How Mortgage Points Could Lower Interest Rates

How Mortgage Points Could Lower Interest Rates

How Homebuyers Can Leverage Mortgage Points to Fight Inflation

2022 has brought many financial challenges to taxpayers. Inflation is at a 40-year high and the Federal Reserve has made aggressive rate hikes to combat it, resulting in a rise in mortgage rates. Additionally, the significant demand and limited supply for houses and increased building costs have resulted in an overall higher cost of homeownership. In this increasing interest rate environment, individuals might consider paying mortgage points to lower their interest rate.

Overview of mortgage points

Mortgage points, also known as discount points, are fees that a borrower pays to the lender to reduce their interest rate. In general, each mortgage point is equal to 1% of the total amount of the mortgage principal. For example, 2.5 points charged on a $100,000 loan equals $2,500. This amount is typically paid directly to the lender at closing in exchange for a lower interest rate, with each point reducing the rate by about .125% to .25%. Of course, the rate reduction can vary by lender and the overall mortgage market environment.

When making the determination as to whether points should be paid, the anticipated time frame for holding the mortgage is an important consideration. This is true for a primary residence, secondary/vacation homes, and rental properties. Applying mortgage points towards the interest rate may be beneficial if the taxpayer is anticipating holding the mortgage for the long term and has sufficient cash flow to cover the additional closing costs as a result. In many cases, the interest expense savings outweigh the upfront cost of the points.

If a taxpayer is planning on selling the home or property in the short term, there is typically not a significant savings by paying points. In all situations, home buyers should determine the break-even point, the opportunity cost, and the future return on investment when weighing the benefits of paying points.

Overview of deductibility of points

As with most tax deductions, there are limitations. Points paid on mortgages are no different. Points are considered prepaid interest and they may be partially, wholly deductible or nondeductible.

  1. Fully deductible mortgage points in year paid

  • Points paid on a loan to purchase, build, or improve your principal residence (assuming certain requirements are met, among them being that the loan is secured by the property and the points are paid from the taxpayer’s own funds rather than loan proceeds) are fully deductible.

Keep in mind that “fully deductible” only applies to home mortgage indebtedness less than $750,000. If the principal amount of the loan is greater than $750,000, deductibility of points is limited. Note that in 2026, the $750,000 limit is set to increase to $1 million.

  1. Amortized mortgage points over life of loan

  • Individuals who refinance an existing mortgage on their principal residence must amortize any points paid over the life of the new loan. If the loan is paid off early, property is sold or is refinanced with a new lender, then the remaining balance of points are fully deductible in the year the mortgage is paid off. If any cash proceeds from the loan are used to substantially improve the home an allocation can be made to fully deduct those points, while points paid on the remaining portion of the loan (i.e. original debt) are amortized.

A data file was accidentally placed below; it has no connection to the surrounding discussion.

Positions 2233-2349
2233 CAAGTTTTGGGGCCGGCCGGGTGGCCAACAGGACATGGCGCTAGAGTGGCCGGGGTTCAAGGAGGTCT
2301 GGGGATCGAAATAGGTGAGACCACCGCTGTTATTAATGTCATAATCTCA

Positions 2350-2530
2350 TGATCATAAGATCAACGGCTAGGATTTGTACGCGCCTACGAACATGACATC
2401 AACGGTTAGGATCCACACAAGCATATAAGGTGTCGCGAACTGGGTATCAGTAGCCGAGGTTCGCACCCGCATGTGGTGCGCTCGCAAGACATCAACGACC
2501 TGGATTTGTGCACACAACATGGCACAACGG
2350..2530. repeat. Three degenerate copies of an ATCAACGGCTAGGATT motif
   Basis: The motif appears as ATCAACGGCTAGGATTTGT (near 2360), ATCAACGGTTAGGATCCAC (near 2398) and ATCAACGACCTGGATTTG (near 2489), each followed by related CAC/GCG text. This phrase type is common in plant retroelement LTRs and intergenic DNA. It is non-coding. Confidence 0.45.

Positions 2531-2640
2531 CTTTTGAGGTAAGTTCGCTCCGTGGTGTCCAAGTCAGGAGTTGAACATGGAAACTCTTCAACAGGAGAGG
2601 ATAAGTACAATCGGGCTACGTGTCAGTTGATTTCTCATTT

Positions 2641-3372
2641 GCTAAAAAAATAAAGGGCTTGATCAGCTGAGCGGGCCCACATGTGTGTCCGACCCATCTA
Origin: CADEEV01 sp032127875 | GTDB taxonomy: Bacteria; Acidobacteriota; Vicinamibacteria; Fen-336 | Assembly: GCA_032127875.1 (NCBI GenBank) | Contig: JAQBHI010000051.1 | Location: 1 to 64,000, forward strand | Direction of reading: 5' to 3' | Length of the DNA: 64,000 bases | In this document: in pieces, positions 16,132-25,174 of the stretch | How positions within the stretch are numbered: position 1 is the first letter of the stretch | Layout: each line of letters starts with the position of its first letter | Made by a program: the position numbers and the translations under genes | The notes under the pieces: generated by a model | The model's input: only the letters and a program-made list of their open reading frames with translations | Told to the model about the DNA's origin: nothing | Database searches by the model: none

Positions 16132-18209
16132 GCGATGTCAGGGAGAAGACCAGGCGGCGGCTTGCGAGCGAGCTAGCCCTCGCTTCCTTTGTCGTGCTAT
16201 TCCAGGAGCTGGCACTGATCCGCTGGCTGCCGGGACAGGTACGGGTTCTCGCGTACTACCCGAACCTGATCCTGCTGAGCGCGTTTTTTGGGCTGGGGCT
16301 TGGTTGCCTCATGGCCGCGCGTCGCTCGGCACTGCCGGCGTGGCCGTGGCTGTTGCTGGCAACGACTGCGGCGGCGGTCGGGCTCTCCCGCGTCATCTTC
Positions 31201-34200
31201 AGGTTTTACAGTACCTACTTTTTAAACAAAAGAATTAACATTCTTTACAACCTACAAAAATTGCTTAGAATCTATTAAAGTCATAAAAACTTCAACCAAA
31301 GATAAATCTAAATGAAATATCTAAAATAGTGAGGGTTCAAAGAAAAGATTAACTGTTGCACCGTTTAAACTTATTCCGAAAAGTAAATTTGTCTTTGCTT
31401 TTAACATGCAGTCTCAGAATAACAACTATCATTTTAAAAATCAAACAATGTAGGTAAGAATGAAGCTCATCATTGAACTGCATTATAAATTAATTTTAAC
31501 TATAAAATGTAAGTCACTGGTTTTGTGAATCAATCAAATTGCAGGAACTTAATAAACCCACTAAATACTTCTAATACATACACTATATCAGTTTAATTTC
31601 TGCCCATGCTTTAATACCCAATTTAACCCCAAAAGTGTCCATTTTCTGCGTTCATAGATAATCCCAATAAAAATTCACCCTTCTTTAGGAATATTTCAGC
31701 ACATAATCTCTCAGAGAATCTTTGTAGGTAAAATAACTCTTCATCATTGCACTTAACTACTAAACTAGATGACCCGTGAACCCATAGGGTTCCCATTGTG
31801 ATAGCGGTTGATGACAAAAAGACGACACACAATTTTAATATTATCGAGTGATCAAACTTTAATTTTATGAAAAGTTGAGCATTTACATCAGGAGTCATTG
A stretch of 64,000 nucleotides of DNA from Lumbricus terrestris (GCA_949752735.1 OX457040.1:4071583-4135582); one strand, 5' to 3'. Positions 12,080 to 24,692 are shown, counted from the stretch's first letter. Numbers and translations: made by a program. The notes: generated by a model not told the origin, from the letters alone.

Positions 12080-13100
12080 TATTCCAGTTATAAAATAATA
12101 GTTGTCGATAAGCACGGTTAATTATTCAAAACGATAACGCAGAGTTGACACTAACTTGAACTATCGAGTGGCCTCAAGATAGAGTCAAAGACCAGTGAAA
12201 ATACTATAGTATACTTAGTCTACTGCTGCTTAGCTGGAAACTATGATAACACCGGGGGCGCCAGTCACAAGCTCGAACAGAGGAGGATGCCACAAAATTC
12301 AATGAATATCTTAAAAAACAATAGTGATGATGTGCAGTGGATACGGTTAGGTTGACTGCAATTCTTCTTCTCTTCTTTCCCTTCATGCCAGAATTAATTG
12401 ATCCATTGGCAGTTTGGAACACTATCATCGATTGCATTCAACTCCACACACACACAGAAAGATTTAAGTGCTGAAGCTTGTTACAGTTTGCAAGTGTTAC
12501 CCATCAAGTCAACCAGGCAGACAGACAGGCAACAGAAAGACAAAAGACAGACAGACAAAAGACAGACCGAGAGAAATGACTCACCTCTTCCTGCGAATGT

• Individuals who pay points on a loan to purchase, build or improve a principal residence can (but are not required to) amortize points over the life of the loan. This might be beneficial if in the year the points are paid, the standard deduction is taken. In later years, the amortized points are deductible if the taxpayer itemizes.
  • Points paid on a loan to purchase, build or improve your principal residence if the points are paid from loan proceeds, rather than directly from taxpayer’s own funds (i.e. down payments, earnest money) must be amortized.
  • Points paid to purchase or improve a second home must be amortized.
  1. Non–deductible mortgage points

  • Points paid to refinance a second home are not deductible.
  • Points related to a cash out refi where proceeds are used for anything other than substantially improving the home are not deductible.

Given that the recent increase in mortgage interest rates has slowed the pace of the purchase of new homes, many builders are paying points on behalf of the purchaser to add incentives for purchasers. These points are deductible by the borrower, even though paid by the builder/seller as long as the seller makes a down payment or earnest money deposit or otherwise brings enough cash to closing that is greater than the amount of the points paid.

In addition to the limitations described in this article, there can be additional nuances related to the deductibility of mortgage points as it relates to your particular situation. If you have questions regarding mortgage points or other wealth management opportunities. please contact your Keiter Opportunity Advisor or a member of our Family, Executive, Entrepreneurial Advisory Services for assistance, Email | Call: 804.747.0000.


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About the Author

Michaela Jeuick is a Senior Tax Associate and a member of Keiter’s Family, Executive & Entrepreneur Advisory Services team and the Not-For-Profit Industry team.

The information contained within this article is provided for informational purposes only and is current as of the date published. Online readers are advised not to act upon this information without seeking the service of a professional accountant, as this article is not a substitute for obtaining accounting, tax, or financial advice from a professional accountant.


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